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Malcolm Turnbull has been talking fast rail so I got aboard one of the world’s fastest trains in Shanghai.
Watch the video and enjoy with me the 8 minute ride on Shanghai’s Maglev elevated train from downtown to the airport, a distance of about 30 kilometres. In contrast cars and trucks typically take about 40 minutes for the same journey.
The Maglev train uses magnetic levitation; the magnets raise and propel the train which travels at 300km/hr or 430km/hr depending on the time of day you catch it. Tickets cost about $A10.
Journalist Chris Griffith gets aboard Shanghai airport’s fast rail link.
It’s faster than what we experience in an aircraft when it speeds down the runway, just before takeoff. Being a levitation system, it’s incredibly smooth compared to the shake, rattle and roll of an accelerating plane.
One of the interesting asides is the impact of the Doppler effect. The relative speed of the train to the ground distorts the signal wavelength and makes mobile communications more difficult. The fast handover time needed between mobile phone towers further complicates it.
You may know of the Doppler effect; when a speeding train approaches at a level crossing, the train’s siren is higher pitched than after it passes and speeds away.
Wavelengths become shorter as the train approaches and longer as it disappears.
The distortion of sound frequencies is understandable at the speed of sound but I was surprised that it would impact on radio signals travelling at the speed of light.
In a paper about this issue, China telecommunications supplier Huawei cites the Doppler effect between fast trains and the ground as a problem.
The Shanghai airport fast rail is capable of speeds of up to 430km/hr.
As for fast trains in Australia, we’ve been talking the talk for 30 years without walking the walk or riding the ride. Our population density is too low; labour costs are too high, are common arguments.
Both major parties seem in favour of it, in theory at least; Mr Turnbull with his recent statements and in the previous government Transport Minister Anthony Albanese who set aside about 1700km of rail corridor for the eastern coast.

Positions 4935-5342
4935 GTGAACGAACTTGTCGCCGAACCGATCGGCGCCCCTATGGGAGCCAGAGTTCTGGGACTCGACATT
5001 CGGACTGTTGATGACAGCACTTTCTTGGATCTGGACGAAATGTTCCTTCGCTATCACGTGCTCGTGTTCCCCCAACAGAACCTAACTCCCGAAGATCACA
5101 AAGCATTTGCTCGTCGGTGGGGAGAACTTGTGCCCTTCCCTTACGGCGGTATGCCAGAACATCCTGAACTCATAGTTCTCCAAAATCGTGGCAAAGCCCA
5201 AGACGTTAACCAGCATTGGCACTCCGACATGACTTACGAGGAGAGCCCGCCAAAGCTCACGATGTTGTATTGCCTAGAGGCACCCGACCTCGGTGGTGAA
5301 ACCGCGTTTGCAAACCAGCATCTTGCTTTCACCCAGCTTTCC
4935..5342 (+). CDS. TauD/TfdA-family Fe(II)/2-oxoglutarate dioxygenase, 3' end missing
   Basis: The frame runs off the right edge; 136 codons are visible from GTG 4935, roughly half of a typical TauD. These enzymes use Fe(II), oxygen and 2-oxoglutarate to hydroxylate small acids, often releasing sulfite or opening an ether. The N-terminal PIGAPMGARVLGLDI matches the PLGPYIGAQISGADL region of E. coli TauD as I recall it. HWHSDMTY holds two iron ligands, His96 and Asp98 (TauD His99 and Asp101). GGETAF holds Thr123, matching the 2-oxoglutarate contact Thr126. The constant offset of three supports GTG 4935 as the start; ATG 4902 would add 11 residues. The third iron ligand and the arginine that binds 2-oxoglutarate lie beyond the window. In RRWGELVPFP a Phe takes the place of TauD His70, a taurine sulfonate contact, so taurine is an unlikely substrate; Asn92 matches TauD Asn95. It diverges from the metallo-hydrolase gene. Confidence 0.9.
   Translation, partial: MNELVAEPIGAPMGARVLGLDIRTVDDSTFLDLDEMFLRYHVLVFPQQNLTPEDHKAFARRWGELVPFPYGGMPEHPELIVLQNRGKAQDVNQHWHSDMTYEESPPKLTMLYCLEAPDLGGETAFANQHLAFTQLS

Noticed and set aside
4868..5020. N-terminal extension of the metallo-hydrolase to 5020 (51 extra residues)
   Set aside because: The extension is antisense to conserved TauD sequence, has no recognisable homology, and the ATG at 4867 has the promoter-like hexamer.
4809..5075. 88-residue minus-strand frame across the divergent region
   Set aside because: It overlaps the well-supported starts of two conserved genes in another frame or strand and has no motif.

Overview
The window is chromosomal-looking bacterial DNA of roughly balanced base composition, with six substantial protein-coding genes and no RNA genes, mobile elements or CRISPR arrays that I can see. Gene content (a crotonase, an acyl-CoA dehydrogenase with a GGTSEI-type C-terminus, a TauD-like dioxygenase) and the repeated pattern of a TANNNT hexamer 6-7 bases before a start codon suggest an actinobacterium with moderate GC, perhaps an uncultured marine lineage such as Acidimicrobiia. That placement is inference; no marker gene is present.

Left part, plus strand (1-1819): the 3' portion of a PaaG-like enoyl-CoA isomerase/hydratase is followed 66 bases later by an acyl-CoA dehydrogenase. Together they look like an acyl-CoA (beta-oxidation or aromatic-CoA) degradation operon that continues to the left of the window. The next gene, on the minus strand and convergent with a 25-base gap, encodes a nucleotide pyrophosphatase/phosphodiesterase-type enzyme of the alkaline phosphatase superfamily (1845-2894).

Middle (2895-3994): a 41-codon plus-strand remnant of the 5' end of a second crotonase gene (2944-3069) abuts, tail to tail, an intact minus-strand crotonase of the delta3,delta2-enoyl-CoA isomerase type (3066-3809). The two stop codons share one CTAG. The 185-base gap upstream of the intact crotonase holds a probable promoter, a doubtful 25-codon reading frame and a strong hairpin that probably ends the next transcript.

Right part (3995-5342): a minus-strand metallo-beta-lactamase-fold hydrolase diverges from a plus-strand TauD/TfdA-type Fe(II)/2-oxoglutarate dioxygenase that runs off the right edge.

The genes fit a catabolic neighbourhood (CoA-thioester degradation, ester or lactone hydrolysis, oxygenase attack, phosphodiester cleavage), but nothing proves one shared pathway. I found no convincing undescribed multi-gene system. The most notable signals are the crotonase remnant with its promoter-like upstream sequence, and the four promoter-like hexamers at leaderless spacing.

Much of the debate on rail in Australia has centred on a proposed Melbourne-Brisbane link. Google “Everald Compton rail” and you’ll see decades of visionary rail plans that have come to nought.
But there are opportunities for fast rail for smaller runs in densely population centres.
Melbourne airport cries out for a rail link. The last time I was there the Skybus took about 40 minutes to travel the 17km to the city, about double the advertised 20 minutes due to peak hour traffic. And Melbourne traffic is getting worse. (On other occasions I have done the trip in about 20 minutes outside peak hour.)
Shanghai fast train times and speeds
There’s been too discussion about a fast rail link from Newcastle to Sydney but the NSW government this year said such a plan would require massive upgrades to existing stations.
Badgerys Creek airport to be built in Sydney’s west is an opportunity for a rail link that shouldn’t be missed. Last year the Federal Government indicated it would build the western Sydney airport without the link but Mr Turnbull has now suggested he would work towards implementing rail there.
If a magnetic levitation system similar to Shanghai’s fast train was built, the journey of about 56km would take roughly 15 minutes. As the train is likely to use conventional Sydney Rail infrastructure, the commonly cited time for the Badgerys Creek link is about 35 minutes.
Funding remains an obstacle and whether rail to Badgerys Creek happens is anyone’s guess.
This article first appeared on www.theaustralian.com.au
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